Client-side vs server-side logic

Originally posted at

What’s the pros/cons of client-sided logic (using AP C2S, dumb server, smart client) and server-sided logic (using MastoAPI, smart server, dumb client)?

I can come up with a few pros/cons for client-sided:


  • Customisable if no control over server?
  • Offline usage
  • One account for all


  • Confusing?
  • Federated timeline search must be server-sided to avoid client overload
  • Space req.?
  • Need separate inter-device sync?

Found this old and related thread: neil 🍄: "TIL that ActivityPub has a client-to-server part …" -

I’m finding a lot of discussion as to the details of implementation, but not a lot of discussion on the pros/cons of this.

Searching “client-side vs server-side logic” doesn’t do much as it’s about websites. I try to find comparisons between IMAP email clients and webclients but to no avail either.

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Woah! I don’t fully understand this yet, but it seems that even the author of IMAP was leaning towards server-sided logic/thin clients, much like what we have today with webmail and MastoAPI: A few months ago, I started working on an IMAP server, and as part of that proce... | Hacker News

From all of this, I would like to say: I believe he was actually a visionary. Many people who use IMAP do not realize this, but Mark did not (from my reading) ever believe in the offline e-mail that Google and Microsoft are slowly obsoleting, even at the benign level of IMAP synchronization; in fact, his own client (alpine) doesn’t even support that mode of operation: it is purely on “online” IMAP client with a tiny memory cache.

“”“Email synchronization is a fool’s errand; but there seem to be an abundant supply of fools that undertake it. Thus we have miserable mobile device email clients such as on the iToy, BlackBerry, and the default Mail app on Android. At least Android has k9mail which - just barely - steps over the line into “usability”.”"" –…

If you go back to the early IMAP specifications, this is actually laid out in the rationale section: the argument is that in an age where users have too many devices to easily manage and network connectivity is nearly universal–or as I will call it, “Mark Crispin’s 1988” (yes: 1988, and this is already IMAP2)–it no longer makes sense to store e-mail on the client; he then lays out a strategy for an efficient mail-specific thin-client protocol, with everything from server-side search to server-side parsing.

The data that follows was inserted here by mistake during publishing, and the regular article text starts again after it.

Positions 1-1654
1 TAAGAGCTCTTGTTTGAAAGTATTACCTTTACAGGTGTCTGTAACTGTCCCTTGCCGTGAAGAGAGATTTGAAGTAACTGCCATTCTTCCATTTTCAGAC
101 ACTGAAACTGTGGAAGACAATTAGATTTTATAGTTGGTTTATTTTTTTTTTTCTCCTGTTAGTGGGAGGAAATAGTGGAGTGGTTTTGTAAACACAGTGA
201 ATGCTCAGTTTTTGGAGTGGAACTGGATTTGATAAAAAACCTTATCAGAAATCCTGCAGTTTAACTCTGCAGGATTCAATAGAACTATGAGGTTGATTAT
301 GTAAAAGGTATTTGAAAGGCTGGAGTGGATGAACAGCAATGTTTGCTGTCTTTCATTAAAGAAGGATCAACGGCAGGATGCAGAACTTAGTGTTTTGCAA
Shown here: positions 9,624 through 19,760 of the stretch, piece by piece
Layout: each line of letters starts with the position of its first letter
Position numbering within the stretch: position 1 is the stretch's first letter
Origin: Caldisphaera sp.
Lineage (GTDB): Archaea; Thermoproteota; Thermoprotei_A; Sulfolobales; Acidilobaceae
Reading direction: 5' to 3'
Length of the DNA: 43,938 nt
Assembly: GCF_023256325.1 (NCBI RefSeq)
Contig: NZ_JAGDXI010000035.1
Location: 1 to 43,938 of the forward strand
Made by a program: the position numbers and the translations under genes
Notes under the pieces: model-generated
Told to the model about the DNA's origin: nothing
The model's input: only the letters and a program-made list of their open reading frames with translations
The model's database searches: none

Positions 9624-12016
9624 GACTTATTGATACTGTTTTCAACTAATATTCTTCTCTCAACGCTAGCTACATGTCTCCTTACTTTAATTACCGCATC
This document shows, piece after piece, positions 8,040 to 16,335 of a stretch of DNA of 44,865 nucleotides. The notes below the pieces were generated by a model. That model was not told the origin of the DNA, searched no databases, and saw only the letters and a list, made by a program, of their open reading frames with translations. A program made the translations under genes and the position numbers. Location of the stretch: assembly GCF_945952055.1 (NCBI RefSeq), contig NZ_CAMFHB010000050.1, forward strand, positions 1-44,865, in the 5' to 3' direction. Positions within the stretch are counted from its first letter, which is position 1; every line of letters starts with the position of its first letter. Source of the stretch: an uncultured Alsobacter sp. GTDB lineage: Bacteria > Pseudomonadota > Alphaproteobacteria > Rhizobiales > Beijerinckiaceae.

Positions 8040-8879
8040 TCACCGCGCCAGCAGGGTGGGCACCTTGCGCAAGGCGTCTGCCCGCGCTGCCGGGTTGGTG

“”“Consequently, while the workstation may be viewed as an Internet host in the sense that it implements IP, it should not be viewed as the entity which contains the user’s mailbox. Rather, a mail server machine (sometimes called a “repository”) should hold the mailbox, and the workstation (hereafter referred to as a “client”) should access the mailbox via mail transactions.”"" – RFC 1064: Interactive Mail Access Protocol: Version 2

It is only, however, when one delves into the mailing lists where you truly get a sense for this: on various occasions, Mark has even looked at modern webmail systems as having more in common with IMAP than the alternatives people normally compare IMAP to (such as POP).

“”“It’s easy to dismiss all this, because only a few IMAP clients are sophisticated enough to take advantage of this state. The vast majority are glorified POP clients that babble IMAP protocol. This came about because of the long-obsolete notion that Internet access is a difficult and expensive commodity that requires that the client must keep a mirror of what’s on the server. The success of webmail (which transforms the browser into the ultimate thin client) proves that this notion is complete nonsense today. Yet people persist in claiming it. Webmail won the war for the hearts and minds of users, not because webmail is so much better than IMAP, but rather because webmail is so much better than POP.”"" –…

What struck me the most, though, is just how often people refused to see this: assuming that IMAP was something that it was not, or simply not giving Mark the respect he deserved from the history he has thinking about this problem; people oft would approach claiming they knew better, and wanted to start over. This meant that he often had to spend his time attempting to herd people towards a common goal, and defending what existed against misconceptions; even having to teach people what it meant to have a protocol at all.

“”“Before assuming that you are smarter than the old guy, you ought to make sure that you really understand the problem.”"" –…
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Here is a recent blog by Anthony Wang about Client-to-Server ActivityPub on the Fediverse:

C2S offers a standardized way for clients or bots to interact with ActivityPub servers and data stored on that server. In an alternate universe, imagine if all your ActivityPub server did was store data and handle messaging and forwarding. Now let’s say we want to implement something like PeerTube. We’d split it into two parts: a client app and a processing app. The client app can be either a website or a normal app, which people use to view videos, comment, like, whatever via C2S. The processing app can be a bot that handles stuff like transcoding videos. Crucially, the processing app can also use C2S. It’s basically just a bot.

It gets better. Have you ever been frustrated about having a Mastodon account and a PeerTube account and a Forgejo account and a Lemmy account and so on? With this system, you just need one account, and all the processing apps operate on the data of your one account. Boom. Problem solved.

It’s also compatible with the ActivityPub spec and existing implementations. Hooray!

Though the site is currently down, Anthony is involved in an MIT project looking at C2S, called Graffiti.

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